January 15, 2015
By Stephen Gowans
In a January 14 Wall Street Journal article on how “four years after the Arab Spring began, the new Middle East looks more and more like the old one,” reporter Yaroslav Trofimov noted that:
In his three decades in power, (former Egyptian president Hosni) Mubarak often told visiting American dignitaries that the choice was between him and the Muslim Brotherhood, the country’s main Islamist organization with branches across the region. He did prove right: A year after his ouster, the country’s first democratic presidential elections put the Brotherhood’s Mohammed Morsi in power.
In Syria, too, the view of the Assads was that the choice is between a secular government and the Muslim Brotherhood or violent Sunni Muslim fundamentalists.
The Muslim Brothers had organized a series of riots against the Syrian government throughout the 1960s.
On coming to power in 1970, Hafez Assad—the current president’s father– tried to overcome the opposition of the Muslim Brotherhood by weakening his party’s commitment to socialism (which political Islam opposes) and opening space for Islam.
This, however, did little to mollify the Muslim Brothers, who organized new riots and called for a jihad against Assad, denigrating him as “the enemy of Allah.” His “heretical” government was to be brought down and the secular character of the state overthrown.
By 1977, the ideological forbears of today’s jihadists were engaged in a guerrilla struggle against the Syrian army and its Soviet advisers, culminating in the 1982 occupation of the city of Hama. The Syrian army quelled the occupation, killing 20,000 to 30,000.
In an effort to win the Islamists’ acquiescence, Assad built new mosques, opened Koranic schools, and relaxed restrictions on Islamic dress and publications. With these measures he secured some degree of calm, but political Islam remained a perennial source of instability, according to a U.S. Library of Congress country study of Syria, and the government was on continual guard against it. “The Muslim Brothers in Syria,” wrote the late Patrick Seale, a leading British writer on the Middle East, “were a sort of fever that rose and fell according to conditions at home and manipulation from abroad.”
What’s interesting about the parallel between Egypt and Syria in both sharing tensions between secular government and political Islam is that the West has sided with secularism in Egypt and the use of coercive methods to quell opposition to it while supporting jihad in Syria and condemning the Syrian government’s attempts to quash it.
So it is that no one in the West is calling for Egypt’s president, Abdel Fattah Al Sisi, to step down, even though Sisi’s Egypt is hardly the model of the liberal democracy the West professes to promote. As Trofimov reports, “Egypt’s new authorities have…imprisoned tens of thousands of political foes and imposed new restrictions on protesting, the media, nongovernmental organizations and human-rights groups.” Sisi’s forces have also killed over a thousand Morsi supporters for the crime of demonstrating against the ouster of the legitimately elected president. Human Rights Watch concluded that Sisi’s violent crackdown was a crime against humanity.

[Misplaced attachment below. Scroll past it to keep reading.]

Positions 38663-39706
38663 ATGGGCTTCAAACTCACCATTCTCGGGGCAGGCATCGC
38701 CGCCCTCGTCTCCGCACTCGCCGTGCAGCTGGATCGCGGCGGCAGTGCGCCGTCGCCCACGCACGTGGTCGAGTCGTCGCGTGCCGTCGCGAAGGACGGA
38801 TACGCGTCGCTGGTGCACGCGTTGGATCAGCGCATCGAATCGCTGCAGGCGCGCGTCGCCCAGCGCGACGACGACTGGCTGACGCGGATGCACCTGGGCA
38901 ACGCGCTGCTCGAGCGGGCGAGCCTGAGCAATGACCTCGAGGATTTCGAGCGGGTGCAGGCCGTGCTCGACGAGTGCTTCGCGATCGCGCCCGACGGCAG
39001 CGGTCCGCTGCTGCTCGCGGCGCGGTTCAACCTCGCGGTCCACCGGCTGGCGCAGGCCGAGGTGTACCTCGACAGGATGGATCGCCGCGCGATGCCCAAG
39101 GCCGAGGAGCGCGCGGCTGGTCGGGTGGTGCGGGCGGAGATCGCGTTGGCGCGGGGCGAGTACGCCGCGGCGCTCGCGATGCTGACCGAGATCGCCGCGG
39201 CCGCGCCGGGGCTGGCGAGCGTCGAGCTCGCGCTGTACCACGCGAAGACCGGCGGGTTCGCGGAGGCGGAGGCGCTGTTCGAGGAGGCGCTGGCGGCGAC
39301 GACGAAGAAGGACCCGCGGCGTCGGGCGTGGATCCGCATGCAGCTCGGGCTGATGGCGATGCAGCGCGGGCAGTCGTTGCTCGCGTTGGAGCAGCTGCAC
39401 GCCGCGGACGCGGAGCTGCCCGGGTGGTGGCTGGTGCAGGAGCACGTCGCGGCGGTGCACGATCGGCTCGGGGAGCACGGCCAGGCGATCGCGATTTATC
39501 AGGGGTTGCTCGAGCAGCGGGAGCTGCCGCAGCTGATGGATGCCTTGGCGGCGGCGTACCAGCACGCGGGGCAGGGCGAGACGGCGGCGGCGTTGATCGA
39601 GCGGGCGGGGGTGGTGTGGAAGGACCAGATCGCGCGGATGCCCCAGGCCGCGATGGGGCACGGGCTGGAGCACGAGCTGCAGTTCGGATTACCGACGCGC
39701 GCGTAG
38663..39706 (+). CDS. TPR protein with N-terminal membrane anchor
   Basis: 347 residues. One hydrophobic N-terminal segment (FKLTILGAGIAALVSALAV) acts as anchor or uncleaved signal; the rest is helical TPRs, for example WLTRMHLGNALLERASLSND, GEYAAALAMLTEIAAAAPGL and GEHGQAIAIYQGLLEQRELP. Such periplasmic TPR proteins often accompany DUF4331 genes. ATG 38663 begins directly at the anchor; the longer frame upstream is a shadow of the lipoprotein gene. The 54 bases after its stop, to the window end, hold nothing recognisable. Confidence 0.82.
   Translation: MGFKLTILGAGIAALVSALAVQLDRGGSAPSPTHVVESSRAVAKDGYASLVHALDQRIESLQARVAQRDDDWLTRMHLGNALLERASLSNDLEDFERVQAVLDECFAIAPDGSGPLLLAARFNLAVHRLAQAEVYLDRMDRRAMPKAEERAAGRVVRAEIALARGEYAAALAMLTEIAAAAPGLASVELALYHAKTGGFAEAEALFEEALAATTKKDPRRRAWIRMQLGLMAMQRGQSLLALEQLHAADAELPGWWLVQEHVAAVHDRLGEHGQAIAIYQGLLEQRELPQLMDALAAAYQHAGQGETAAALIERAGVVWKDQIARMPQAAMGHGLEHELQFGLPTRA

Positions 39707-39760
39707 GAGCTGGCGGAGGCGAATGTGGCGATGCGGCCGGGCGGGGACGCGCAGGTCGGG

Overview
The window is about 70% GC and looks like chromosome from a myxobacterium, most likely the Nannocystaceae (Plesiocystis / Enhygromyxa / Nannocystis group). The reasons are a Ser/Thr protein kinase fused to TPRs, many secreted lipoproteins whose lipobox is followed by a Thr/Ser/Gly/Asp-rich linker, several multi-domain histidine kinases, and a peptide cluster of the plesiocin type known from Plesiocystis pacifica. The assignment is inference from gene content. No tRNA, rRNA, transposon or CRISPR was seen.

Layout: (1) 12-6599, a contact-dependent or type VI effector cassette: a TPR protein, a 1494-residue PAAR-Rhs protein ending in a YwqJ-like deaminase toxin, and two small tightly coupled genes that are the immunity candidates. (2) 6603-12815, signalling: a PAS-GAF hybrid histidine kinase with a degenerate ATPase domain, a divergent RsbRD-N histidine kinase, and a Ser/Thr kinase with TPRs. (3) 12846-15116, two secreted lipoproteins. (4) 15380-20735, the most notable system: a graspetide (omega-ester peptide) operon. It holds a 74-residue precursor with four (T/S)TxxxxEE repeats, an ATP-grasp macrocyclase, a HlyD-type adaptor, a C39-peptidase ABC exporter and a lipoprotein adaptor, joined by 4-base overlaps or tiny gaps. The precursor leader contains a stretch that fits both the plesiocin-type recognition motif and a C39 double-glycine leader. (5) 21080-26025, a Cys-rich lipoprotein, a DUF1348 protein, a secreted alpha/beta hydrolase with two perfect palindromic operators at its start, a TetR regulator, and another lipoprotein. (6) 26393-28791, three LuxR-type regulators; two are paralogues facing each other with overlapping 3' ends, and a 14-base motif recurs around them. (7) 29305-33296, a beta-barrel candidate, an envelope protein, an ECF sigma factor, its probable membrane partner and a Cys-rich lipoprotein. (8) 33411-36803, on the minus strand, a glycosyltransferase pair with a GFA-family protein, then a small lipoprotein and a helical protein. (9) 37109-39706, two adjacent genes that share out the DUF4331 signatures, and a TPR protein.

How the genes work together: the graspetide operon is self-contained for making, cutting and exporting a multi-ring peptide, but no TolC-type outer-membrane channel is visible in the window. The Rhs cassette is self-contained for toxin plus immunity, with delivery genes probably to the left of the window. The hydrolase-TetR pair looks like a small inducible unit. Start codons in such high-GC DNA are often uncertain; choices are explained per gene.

In short, the West backs a dictator with a deplorable record of human rights violations and rewards him with over a billion dollars of military aid annually.
Meanwhile, the West, Turkey, and the Gulf oil tyrannies funnel arms, money and other assistance to violent Sunni Muslim fundamentalists in Syria, including al-Qaeda and its offshoots, who are but the latest expression of a decades-long jihad which began with the Muslim Brotherhood against secular government in Syria. And the ostensible rationale for this exercise is said to be the necessity of overthrowing a dictator with a deplorable record of human rights violations.
It should be recalled that Egypt sold out the Palestinians by signing a peace treaty in 1979 with Israel to recover the Sinai Peninsula, and that the military, the real ruler of the country, is attached at the hip to the Pentagon.
The situation in Syria is quite different.
The West’s insistence that Assad step down (to yield power to puppets the West designates as the legitimate representatives of the Syrian people) “has nothing to do with democracy, freedom, or supporting the people in the region,” argues the Syrian president. “The West wants client states ruled by puppets.”
And Syria, under the Assads, unlike Egypt under Sadat, Mubarak and Sisi, is not a client state.
France wanted Syria to play a role with Iran concerning the nuclear file. What was required was not to be part of that file, but to convince Iran to take steps which are against its interests. We refused to do that.
They also wanted us to take a position against resistance in our region before putting an end to Israeli occupation and aggression against the Palestinians and other neighboring countries. We refused that too.
They wanted us to sign the Euro-Association Agreement which was against our interests and was meant to turn our country into an open market for their products while giving us a very small share of their markets. We refused to do that because it is against the interests of the Syrian people.
The Syrian government refuses to be one of the West’s marionettes, insisting on promoting domestic interests at the expense of foreign powers and foreign businesses. Egypt, by contrast, has stepped wholly into the club of the West’s marionettes.